Utvrđivanje činjenica u krivičnom postupku - ima li pravde bez istine?
AuthorDavidov, Strahinja L.
MentorĐurđić, Vojislav D.
Committee membersRadulović, Drago
Knežević, Saša S.
MetadataShow full item record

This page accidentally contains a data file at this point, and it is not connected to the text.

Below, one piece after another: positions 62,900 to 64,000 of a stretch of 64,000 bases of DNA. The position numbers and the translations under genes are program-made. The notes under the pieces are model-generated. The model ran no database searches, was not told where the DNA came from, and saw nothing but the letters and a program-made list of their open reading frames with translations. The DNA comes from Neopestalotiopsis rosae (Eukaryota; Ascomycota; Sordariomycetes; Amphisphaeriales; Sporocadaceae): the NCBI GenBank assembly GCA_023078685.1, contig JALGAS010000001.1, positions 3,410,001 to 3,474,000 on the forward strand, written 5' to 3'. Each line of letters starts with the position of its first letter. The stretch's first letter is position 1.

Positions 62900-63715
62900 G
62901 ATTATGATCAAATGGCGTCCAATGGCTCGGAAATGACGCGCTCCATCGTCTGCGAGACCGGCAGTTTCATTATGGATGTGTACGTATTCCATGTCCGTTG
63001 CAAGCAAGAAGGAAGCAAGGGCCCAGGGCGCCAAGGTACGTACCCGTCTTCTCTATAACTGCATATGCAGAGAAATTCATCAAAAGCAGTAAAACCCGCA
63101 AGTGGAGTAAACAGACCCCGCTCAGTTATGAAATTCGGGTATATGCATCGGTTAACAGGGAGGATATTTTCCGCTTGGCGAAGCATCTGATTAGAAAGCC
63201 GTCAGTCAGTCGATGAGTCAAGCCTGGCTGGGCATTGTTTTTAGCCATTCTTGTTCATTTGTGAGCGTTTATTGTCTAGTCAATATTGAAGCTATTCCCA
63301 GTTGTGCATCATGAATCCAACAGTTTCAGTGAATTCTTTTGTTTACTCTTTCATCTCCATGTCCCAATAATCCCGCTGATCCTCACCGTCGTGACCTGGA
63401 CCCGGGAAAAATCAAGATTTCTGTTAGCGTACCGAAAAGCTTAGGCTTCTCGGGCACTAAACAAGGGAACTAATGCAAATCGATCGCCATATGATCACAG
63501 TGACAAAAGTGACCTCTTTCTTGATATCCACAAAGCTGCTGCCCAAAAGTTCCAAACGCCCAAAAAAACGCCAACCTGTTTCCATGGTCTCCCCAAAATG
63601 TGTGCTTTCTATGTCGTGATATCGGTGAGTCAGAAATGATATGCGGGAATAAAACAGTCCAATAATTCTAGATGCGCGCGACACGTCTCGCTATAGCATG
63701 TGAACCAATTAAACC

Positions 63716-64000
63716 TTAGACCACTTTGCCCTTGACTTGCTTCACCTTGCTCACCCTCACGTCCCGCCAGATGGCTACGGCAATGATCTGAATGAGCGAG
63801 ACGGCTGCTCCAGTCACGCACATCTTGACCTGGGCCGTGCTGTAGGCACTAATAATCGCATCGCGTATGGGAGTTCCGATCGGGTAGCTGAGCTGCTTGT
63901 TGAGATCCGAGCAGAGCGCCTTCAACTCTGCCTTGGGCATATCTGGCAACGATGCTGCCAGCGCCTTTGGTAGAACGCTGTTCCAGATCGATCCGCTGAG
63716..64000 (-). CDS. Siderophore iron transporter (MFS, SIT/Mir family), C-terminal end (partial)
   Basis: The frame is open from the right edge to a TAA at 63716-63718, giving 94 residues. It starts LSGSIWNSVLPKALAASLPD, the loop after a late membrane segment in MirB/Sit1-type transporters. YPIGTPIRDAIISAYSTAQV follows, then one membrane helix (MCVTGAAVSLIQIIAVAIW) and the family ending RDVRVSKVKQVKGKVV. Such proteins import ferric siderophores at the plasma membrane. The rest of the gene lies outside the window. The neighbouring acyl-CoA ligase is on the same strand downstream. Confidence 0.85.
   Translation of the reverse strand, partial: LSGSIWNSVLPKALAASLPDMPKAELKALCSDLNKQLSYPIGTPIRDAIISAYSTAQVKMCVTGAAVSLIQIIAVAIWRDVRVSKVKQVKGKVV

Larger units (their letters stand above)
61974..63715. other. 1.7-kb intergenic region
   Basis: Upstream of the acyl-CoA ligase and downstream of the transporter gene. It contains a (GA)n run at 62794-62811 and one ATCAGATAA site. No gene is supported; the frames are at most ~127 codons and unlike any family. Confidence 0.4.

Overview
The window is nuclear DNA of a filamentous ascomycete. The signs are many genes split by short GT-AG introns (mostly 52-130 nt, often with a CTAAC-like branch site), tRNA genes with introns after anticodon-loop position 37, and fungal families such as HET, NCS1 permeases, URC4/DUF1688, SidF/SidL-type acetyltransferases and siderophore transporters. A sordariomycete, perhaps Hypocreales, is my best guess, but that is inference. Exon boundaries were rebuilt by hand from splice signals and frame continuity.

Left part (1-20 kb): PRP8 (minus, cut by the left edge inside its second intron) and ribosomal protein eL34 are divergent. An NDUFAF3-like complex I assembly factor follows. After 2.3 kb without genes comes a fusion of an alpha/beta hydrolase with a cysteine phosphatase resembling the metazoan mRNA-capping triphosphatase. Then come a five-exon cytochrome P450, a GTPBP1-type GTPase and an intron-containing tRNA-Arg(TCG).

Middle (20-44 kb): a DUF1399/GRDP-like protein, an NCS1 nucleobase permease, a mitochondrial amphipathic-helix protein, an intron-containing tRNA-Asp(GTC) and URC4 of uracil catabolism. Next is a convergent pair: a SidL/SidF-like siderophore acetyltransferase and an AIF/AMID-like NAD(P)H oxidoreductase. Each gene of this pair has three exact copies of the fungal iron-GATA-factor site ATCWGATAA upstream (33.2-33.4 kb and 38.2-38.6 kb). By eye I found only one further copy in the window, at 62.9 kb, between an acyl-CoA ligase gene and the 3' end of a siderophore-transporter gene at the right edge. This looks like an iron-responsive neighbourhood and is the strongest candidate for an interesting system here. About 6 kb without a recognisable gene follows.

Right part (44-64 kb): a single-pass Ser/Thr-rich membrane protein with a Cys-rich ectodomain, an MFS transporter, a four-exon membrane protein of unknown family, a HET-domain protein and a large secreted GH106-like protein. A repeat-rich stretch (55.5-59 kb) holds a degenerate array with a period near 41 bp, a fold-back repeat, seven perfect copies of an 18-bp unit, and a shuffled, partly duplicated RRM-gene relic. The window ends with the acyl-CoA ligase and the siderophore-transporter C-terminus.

The underlying reason for the research at hand is the legal acculturation in the area of criminal procedure law, which can nowadays be observed in real time. In accordance with the above, the first section of the paper starts off with a panoramic presentation of the continental European procedure, investigating its causes, while the culmination is reached in a gradual manner: by progressively transforming the research's outlines into the firm contours of the main topic. The core of the research is examining the relationship of two opposed concepts: the traditional one placing the certainty about a decision's correctness into the center of the notion of its legitimacy and the upcoming one that draws the legitimacy of decisions from procedural fairness itself. The paper's central idea is the thesis that the criminal procedure is more than a proceeding, i.e. that the idea of justice as a moral category is deeply embedded into its foundations. Such idea's elaboration consisted before all o...f reckoning with the furious forces of skepticism, as well as with moral and cultural pluralism and relativism, but also carefully removing the patina layered on procedural artifacts of elder days. The anguish at the main concept's birth brought about a myriad of incidental, however equally important conclusions. One of them pertains to the question of persons empowered to establish facts. Accepting the thesis that the state of affairs is to be established exclusively by the court, which is then to present it in a reasoned decision, represents, according to our view, the application of the investigative maxim and the principle of the inquisitorial approach to exploring the truth. On the other hand, adopting the pluralist concept on the persons vested with the right to establish case facts inevitably leads to viewing the procedure as an adversarial one involving both parties, to the legitimization of decisions through procedure and thus to the exaltation of Anglo-American procedural forms. Turning to the past also led us to essential discoveries. We thusly concluded: the belief that we are faced with the best of all possible methods of decision making is embedded to the very foundations of the jury system. The jury as an institute kept its charismatic characteristics originating from times when the Anglophone jury replaced God and when both parties to a trial believed in the justness of "God's will". This is where the thesis derives from, according to which the doctrine of a fair trial receiving its legitimacy by procedural fairness represents in fact a belated rationalization of adversarial criminal proceedings. For, before the times of "procedural puritanism", the common law procedures were led by impulses of material justice and fairness. The belief in the impeccability of twelve honest people also contributed to the described spirit of proceedings. It was only at the apotheosis of human rights at the second half of the past century that the principle "procedural fairness" found its avid followers. Finally, the genealogy we followed opened up certain new viewpoints in examining the range of legal acculturation. This procedure, according to our opinion, may succeed only if the concept of a criminal procedure as a dispute between parties is unconditionally adopted in the continental legal systems. This, however, comprises more than simply adopting a theoretical pattern: embracing traditions stemming from the geographical and psychological isolation of an island as our own, as well as identifying with procedural mechanisms created by applying the past to the present within an entirely different cultural and legal environment. Rescuing the principle of truth investigation is a difficult and, due to its own conception, an impudent venture. Yet, while trying to tackle the "skeptical dragon" and driven between the Scylla and Charybdis of various sociological theories and philosophical speculations, the leading idea throughout the paper was the following thought: the degradation of truth within criminal procedure is mostly based on wrongly equalizing the "unknowable" in sociological theories of cognition and philosophy with the "unknowable" in the criminal procedure. For these are two entirely different aspects of impenetrability. Namely, according to common sense, criminal procedure indeed belongs to the level of everyday life. It is part of the stock of available knowledge simultaneously being limited to the reality of everyday life that is not brought into question by anyone. And thus we ultimately concluded that there is no justice without truth.